Wednesday, 8 December 2021

Off Grid Development Update - November 2021

 Once again it's time for a new Off Grid development update, and we certainly have a bunch of interesting changes to the game to talk about this time!

Streamlined item use and interactions

Deciding to continue with the gameplay and user experience-improvements we started in the last sprint by adding visual indicators for game characters to better telegraph their actions and state to the player, we've made some more major changes to the the game.

The old Quickslot system where the player had to select the item the player character would use for interactions beforehand, by pausing the game, and assigning an item to the character's "hand", is now gone. If that item was something that would be sued constantly during gameplay that system would have made sense, but since it's pretty much always just a single-use for a specific interaction, we wanted to replace that system with something bit more dynamic and less interrupting.

Now, the whole Quickslot system is gone, and instead interactable MissionObjects (various devices around the game levels, for example), can be set to require an item or a data file for interaction. When player tries to interact with such item, we automatically pop open a menu listing items (or data) in player's inventory for the player to select what to use for the interaction.

Not only does this mean that interactions now require less menu-browsing, especially if the player didn't know an item was needed and to assign one to Quickslot beforehand, but also more flexibility like being able to ask for a data file instead of a physical item. Now we also have the option for even more specific filtering in the future should we find good uses for that. For example, requesting only key files for unlocking a doors, avoiding the need for the player to search for the keys from all the data they have in their inventory.

While small (but surprisingly nice feeling) change for the player, this required a fair amount of refactoring things on the game systems side, so this all comes with a bunch of changes on our Lua scripting API side as well.

Finding the needle from the haystack

Another gameplay aspect we wanted to improve on was finding the meaningful data in the levels. With metadata being more important in the game now (for example gaining enough knowledge about specific character in a level to gain access to their devices), we needed to do something to help the player spot the data worth downloading, but without having to reduce the total data in the levels. All data is useful to the player, but only some of it is worth downloading, while the rest is mainly locational information about the areas and routes different characters use in the levels.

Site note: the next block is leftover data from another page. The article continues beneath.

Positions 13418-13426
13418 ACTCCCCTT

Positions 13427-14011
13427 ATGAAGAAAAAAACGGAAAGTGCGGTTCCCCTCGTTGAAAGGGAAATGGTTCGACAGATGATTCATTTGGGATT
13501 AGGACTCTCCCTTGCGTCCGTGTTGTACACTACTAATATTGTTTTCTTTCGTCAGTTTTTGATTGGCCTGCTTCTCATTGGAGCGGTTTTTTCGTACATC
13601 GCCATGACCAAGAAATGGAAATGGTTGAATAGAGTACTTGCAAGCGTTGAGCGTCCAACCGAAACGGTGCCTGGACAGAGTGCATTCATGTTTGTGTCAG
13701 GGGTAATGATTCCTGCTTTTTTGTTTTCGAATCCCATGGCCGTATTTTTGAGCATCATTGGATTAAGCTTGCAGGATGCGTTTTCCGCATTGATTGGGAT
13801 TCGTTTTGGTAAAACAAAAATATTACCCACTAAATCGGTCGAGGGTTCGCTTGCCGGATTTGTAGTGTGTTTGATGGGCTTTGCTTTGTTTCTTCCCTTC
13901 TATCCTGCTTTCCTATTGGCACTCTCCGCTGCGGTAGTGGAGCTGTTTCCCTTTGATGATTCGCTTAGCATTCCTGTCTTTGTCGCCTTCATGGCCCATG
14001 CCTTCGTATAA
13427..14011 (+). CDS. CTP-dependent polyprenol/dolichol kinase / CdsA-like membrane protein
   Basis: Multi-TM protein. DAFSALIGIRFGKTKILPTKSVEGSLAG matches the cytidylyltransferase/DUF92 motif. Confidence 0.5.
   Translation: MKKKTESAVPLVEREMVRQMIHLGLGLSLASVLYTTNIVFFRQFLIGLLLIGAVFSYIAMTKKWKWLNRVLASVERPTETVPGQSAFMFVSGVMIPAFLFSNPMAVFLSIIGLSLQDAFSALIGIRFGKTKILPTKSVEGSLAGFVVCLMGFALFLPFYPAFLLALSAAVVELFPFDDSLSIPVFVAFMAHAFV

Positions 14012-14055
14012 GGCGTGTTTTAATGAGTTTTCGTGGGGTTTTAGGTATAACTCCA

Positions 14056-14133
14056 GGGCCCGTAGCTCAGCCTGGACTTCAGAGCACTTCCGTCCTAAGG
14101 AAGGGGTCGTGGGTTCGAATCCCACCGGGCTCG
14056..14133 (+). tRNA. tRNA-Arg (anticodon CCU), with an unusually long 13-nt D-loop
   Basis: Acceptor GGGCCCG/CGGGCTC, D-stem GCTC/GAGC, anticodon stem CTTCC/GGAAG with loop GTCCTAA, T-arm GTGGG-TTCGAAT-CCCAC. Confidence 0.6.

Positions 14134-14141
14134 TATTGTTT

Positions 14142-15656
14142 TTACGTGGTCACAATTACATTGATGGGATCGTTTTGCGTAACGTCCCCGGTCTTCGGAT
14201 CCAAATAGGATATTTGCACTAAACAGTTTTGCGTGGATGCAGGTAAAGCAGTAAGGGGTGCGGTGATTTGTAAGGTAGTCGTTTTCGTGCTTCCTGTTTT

The old setup we had used different visual Data shapes for different types of data; one shape for Image files, one for text, one for SMS and so on. This is now replaced with different shapes (and sizes!) based on how valuable the data is to the player. Data points with only locational value are small and easy enough to ignore when scanning through the level for data to download, while the ones that contain useful information, and metadata about characters, are displayed in different and larger shapes that help them to stand out. And then there's even higher special tier for data the level's designer (us, or the modder) has specifically marked as being mission critical and that the player should always be able to spot easily. Apart from that mission critical data, the game determines each data point's value automatically and assigns the correct shape for it.

While working on that improvement, we also add a bit of extra "juice" to data interactions, with some popup notifications and particle effects related to the amount of new metadata the player gained from downloading a specific data file.

New main menu

And talking about visual improvements, we've finally gotten rid of the old static background image in the main menu screen. In it's place you'll now find some animated data points and trails. This looks a lot nicer and also scales to different display aspect ratios better than an image does. There's a bit more to the main menu screen than just animation, but we'll leave that all to the players and modders to find out... ;)